Asymmetric density dependence shapes species abundances in a tropical tree community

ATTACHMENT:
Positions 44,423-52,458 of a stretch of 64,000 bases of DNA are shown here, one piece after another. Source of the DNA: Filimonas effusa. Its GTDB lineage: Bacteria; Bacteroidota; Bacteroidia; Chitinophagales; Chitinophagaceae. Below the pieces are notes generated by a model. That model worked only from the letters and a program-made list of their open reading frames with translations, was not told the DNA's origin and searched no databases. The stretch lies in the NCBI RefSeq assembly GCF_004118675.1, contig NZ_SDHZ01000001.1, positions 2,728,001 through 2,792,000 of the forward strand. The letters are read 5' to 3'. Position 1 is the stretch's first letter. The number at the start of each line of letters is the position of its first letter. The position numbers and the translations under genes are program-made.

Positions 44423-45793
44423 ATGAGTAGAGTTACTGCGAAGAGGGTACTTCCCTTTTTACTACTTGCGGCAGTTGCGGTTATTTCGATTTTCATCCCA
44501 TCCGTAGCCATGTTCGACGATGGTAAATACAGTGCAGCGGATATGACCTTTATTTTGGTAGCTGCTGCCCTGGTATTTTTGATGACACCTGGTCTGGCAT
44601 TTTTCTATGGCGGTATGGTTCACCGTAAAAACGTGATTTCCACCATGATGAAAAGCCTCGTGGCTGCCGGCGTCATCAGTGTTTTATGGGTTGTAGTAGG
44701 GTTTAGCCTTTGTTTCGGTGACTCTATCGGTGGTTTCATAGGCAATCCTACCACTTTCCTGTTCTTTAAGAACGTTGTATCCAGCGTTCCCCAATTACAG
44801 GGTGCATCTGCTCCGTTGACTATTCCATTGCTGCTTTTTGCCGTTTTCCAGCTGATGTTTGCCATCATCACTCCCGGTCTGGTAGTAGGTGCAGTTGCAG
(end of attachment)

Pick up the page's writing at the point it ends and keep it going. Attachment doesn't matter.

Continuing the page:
The factors determining species commonness and rarity are poorly understood, particularly in highly diverse communities. Theory predicts that interactions with neighbors of the same (conspecific) and other (heterospecific) species can influence a species' relative abundance, but empirical tests are lacking. By using a hierarchical model of survival for more than 30,000 seedlings of 180 tropical tree species on Barro Colorado Island, Panama, we tested whether species' sensitivity to neighboring individuals relates to their relative abundance in the community. We found wide variation among species in the effect of conspecific, but not heterospecific, neighbors on survival, and we found a significant relationship between the strength of conspecific neighbor effects and species abundance. Specifically, rare species suffered more from the presence of conspecific neighbors than common species did, suggesting that conspecific density dependence shapes species abundances in diverse communities.